I was always sporty at school and represented my school, city and county at things like running, netball and hockey. I went to uni and it just stopped. When I started working as a police officer and doing strange shifts I decided I wanted to try my hand at something new to fill my unsociable free time. Someone suggested I try boxing and enter the Lafone Cup (the oldest boxing tournament in the UK), he said he’d train me and do my corner. I told everyone who would listen I’d entered then about 30 seconds into our first training session realised it wasn’t the boxing he was interested in and that he wasn’t even a qualified coach. So I sought out the coach for the Metropolitan Police team and asked if I could train with them. I was really lucky as they had a strong female squad and I never felt out of place. The Lafone cup was a let-down as my only opponent pulled out on the night (I later went on to win it at two different weights) but as the default champion I went on to represent the Police against the RAF for my first ever bout! I won and I was hooked.

 

11) What led you to become a coach? 

I decided to retire on a high after winning the National Championships and boxing in the USA that year as my swansong. The girls I boxed were young enough to be my daughters and had the luxury of training full time in the Army or at home. I had a career (that I’d put on hold for years) and worked shifts so struggled to keep up at the end. I’d already gained my coaching qualifications and run sessions at a community gym before returning to the ring so my coach at the time asked me to be his right hand woman at his new club. From then I focused on coaching.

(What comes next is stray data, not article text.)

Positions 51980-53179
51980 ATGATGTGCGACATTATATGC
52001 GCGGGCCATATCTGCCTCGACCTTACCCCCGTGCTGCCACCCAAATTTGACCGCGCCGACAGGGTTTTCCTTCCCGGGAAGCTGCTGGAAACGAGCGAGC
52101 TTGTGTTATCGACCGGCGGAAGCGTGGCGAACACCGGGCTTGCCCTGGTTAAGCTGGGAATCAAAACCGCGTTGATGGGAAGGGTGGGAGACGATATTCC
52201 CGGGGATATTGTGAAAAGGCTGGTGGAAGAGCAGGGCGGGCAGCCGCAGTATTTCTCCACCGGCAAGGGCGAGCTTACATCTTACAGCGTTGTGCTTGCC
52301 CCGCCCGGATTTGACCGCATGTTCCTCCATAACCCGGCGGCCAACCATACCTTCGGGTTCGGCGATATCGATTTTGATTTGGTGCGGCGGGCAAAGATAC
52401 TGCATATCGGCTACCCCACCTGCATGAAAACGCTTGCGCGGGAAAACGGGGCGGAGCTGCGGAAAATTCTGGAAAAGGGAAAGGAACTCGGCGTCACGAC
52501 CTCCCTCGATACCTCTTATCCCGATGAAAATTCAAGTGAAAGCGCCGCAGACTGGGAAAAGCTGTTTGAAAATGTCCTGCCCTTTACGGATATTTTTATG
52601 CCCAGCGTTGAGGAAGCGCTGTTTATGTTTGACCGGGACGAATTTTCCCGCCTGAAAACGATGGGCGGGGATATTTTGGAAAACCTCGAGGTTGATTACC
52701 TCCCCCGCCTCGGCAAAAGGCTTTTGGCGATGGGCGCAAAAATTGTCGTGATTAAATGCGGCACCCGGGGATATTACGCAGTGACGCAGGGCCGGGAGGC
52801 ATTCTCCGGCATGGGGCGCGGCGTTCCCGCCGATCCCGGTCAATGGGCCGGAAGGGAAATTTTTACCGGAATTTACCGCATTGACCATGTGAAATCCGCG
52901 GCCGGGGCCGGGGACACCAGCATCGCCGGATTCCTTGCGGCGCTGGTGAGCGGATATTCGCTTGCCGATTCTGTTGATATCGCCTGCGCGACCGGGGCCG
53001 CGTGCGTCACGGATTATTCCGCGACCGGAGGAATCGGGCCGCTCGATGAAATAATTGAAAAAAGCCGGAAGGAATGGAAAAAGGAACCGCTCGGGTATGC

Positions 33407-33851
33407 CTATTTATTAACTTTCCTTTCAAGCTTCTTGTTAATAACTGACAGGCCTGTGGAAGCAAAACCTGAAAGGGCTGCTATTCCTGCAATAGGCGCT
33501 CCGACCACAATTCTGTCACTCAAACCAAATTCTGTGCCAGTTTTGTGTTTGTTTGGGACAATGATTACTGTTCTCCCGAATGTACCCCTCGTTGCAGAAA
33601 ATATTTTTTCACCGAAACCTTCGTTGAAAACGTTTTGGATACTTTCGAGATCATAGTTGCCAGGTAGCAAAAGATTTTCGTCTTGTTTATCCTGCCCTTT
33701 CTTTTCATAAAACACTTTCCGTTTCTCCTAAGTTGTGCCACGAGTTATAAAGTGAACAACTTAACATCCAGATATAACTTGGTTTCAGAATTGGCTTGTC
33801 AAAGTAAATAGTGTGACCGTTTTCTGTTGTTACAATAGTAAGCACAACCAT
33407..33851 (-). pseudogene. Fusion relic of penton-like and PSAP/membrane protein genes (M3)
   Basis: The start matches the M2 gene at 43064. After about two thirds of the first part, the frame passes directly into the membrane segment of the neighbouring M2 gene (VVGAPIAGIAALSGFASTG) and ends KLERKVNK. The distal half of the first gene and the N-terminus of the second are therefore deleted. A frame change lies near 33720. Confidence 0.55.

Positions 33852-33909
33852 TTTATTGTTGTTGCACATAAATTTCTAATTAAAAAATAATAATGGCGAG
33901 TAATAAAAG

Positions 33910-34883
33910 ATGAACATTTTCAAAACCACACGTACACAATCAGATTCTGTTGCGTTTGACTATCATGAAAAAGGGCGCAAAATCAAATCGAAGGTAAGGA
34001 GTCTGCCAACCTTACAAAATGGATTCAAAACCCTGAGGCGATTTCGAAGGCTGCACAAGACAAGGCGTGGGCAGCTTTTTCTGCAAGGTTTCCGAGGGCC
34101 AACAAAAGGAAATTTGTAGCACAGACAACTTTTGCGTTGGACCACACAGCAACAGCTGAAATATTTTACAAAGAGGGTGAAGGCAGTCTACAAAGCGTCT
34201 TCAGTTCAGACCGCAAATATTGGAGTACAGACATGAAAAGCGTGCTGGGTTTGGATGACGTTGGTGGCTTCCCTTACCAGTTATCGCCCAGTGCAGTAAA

12) How does being a coach affect you and your game?

I don’t compete anymore but I still train occasionally and enjoy sparring. Considering I no longer receive coaching I have improved more since retirement! I think it’s a combination of relaxing – there is now no pressure, I have nothing to prove and I can ‘play’ around with new techniques and ideas, and the fact I’m constantly learning as a coach and I can add all these things into my armoury. I didn’t realise at the time but my coach had a one size fits all approach and didn’t place any value on the mental side of things. I’m the opposite and seeing how individualising boxers can affect their performance has made me look at reinventing myself as a boxer too. My style is changing as I’m learning from some great, experienced Pro and Amateur coaches.